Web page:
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MAY 2013

Three community members discuss the role of facial recognition technology in their everyday world.

 

Facial recognition technology is an important, proven tool that has gotten better over the years with new iterations. Just over a year ago, New Jersey undertook a project called “Operation Facial Scrub,” which utilized facial recognition technology to “scrub” its 19 million photo record database. Of the potential photo matches that resulted, nearly 4,900 matters required administrative corrections to the database. This is important because that large number could have created problems for customers…this eliminates customer inconvenience.

The scrub also resulted in the discovery of more than 2,600 separate acts of criminal fraud against the Motor Vehicle Commission—people attempting to change a record or adopt an alternate identity. To date, we have sent 750 criminal cases to the Office of the Attorney General or other federal, state and local law enforcement agencies for investigation and/or prosecution, with that number expected to grow. This is all thanks to facial recognition technology, because there’s no way we would have found these individuals through our normal course of business.

In addition to security, there is also a customer service benefit. New Jersey was one of only a few states that required everyone to come into the office every time to renew a driver’s license. After cleaning up the database, we have been able to invite select customers to renew their driver’s license through the mail through our “Skip the Trip: Renewal by Mail” initiative. We are able to do this, as well as plan to expand the initiative, because we are now even more confident that the record we have on file for an individual is correct because it has been vetted through the facial recognition software.

Like many things, facial recognition (FR) is a tool—a tool to help us detect fraud. It is not a silver bullet, nor is it fool-proof. But it can be a significant aid to finding those who for nefarious reasons seek to acquire multiple valid driver’s licenses. The technology has proven its merit in a number of states, with both statistical and anecdotal evidence of its utility. Over the past 10 years, FR performance has continued to improve—both for constrained environments as well as unconstrained. Outside of the traditional DMV applications, we’re seeing FR used online by the major search engines and mobile device capture supporting a number of applications including online user authentication. Could this open new applications in the DMV arena as well?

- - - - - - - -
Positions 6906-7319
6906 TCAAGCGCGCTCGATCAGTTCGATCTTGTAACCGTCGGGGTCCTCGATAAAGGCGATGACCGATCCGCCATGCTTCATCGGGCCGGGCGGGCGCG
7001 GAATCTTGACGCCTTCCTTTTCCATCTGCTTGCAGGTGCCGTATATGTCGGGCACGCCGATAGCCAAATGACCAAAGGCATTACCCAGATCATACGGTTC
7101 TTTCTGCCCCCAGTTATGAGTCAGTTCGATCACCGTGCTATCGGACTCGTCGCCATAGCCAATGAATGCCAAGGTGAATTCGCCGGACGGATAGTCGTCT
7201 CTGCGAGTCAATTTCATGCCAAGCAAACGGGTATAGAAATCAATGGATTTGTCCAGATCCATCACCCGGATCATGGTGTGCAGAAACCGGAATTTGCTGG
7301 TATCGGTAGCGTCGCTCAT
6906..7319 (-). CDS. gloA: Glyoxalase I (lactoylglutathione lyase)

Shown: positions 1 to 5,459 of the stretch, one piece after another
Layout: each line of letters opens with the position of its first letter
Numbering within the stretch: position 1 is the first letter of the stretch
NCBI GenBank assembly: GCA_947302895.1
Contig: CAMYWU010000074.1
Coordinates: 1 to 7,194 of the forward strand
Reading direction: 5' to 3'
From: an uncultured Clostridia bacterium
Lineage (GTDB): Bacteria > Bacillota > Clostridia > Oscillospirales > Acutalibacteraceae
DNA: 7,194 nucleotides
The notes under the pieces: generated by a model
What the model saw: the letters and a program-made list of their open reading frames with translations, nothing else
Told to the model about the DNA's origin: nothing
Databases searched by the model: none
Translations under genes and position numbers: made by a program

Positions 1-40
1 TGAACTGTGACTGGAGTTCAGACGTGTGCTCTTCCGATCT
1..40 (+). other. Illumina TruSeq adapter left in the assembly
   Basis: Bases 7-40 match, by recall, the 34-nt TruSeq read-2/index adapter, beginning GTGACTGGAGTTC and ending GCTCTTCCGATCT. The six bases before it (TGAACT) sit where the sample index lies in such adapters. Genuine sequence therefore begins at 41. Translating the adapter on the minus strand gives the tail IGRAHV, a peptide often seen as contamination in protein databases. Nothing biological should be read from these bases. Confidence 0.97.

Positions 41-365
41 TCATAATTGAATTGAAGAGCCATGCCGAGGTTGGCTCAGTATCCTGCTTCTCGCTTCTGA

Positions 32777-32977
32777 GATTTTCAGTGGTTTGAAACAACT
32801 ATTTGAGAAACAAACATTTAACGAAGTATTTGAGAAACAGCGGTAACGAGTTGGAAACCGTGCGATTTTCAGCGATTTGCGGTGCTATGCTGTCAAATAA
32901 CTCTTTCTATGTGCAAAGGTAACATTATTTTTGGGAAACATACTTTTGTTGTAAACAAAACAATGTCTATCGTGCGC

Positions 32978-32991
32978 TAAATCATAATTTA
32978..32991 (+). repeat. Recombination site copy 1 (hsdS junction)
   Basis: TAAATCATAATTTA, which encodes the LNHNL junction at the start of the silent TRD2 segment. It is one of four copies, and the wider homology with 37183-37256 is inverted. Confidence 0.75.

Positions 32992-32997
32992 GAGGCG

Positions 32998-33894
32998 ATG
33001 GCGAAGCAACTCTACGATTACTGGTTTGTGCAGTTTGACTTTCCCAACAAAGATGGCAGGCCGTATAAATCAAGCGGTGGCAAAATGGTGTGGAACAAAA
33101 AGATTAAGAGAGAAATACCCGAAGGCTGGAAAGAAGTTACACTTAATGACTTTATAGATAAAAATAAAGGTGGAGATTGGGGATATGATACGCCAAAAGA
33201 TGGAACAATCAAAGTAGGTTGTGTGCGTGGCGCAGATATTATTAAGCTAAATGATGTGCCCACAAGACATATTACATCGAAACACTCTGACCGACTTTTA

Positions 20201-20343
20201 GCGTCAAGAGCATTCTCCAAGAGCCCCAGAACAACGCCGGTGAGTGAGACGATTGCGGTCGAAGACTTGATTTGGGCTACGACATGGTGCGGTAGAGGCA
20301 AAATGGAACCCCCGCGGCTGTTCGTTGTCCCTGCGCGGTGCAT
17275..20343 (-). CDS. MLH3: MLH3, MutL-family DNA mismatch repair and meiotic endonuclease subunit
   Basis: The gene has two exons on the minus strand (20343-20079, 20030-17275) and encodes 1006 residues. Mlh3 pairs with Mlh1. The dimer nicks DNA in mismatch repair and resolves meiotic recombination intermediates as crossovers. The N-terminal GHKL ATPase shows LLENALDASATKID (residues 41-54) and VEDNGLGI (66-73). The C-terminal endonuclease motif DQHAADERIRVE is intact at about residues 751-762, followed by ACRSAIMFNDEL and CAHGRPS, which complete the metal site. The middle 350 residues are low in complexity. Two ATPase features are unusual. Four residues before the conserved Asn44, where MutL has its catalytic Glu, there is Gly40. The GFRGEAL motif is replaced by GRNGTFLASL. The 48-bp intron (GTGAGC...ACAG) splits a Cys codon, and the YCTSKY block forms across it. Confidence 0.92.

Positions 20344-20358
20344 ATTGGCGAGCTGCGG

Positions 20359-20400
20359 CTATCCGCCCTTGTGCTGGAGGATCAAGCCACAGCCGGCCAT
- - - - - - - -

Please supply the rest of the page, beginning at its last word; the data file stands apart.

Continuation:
For example, could DMV’s offer more services online if we could be more confident in the identity of the person on the other end of the network?  Beyond passwords and knowledge based authentication, facial recognition could be used for this purpose—capturing the facial image using the camera embedded in a laptop or mobile device and comparing it to the driver’s license photo—providing multifactor authentication. Just a possibility.

Face recognition is a very useful fraud detection tool for administrators issuing licenses and IDs. Today, over 40 license jurisdictions in the U.S. use face recognition to check for duplicate applications, “scrub” existing records to flag duplicates, and/or to verify renewal identity.

While face recognition algorithms are still not as accurate as fingerprint identification, face recognition performance has improved dramatically over the last few years according to results from independent government testing.

Administrators can make face recognition an effective tool in their fraud prevention arsenal by following these best practices:

  • Collect facial images that conforms to recognized standards to enhance matching performance.
  • Implement software capable of flagging defective images at capture.
  • Capture at a resolution of around 120 pixels between the pupils.
  • Choose high quality cameras with good lighting and minimal distortion.
  • Train operators to collect images that exhibit proper pose and expression.
  • Use compression techniques that do not impede accurate feature. detection and matching (target fie size should be no less than 40KB)
  • Ensure that you have adequate staff to adjudicate match candidates.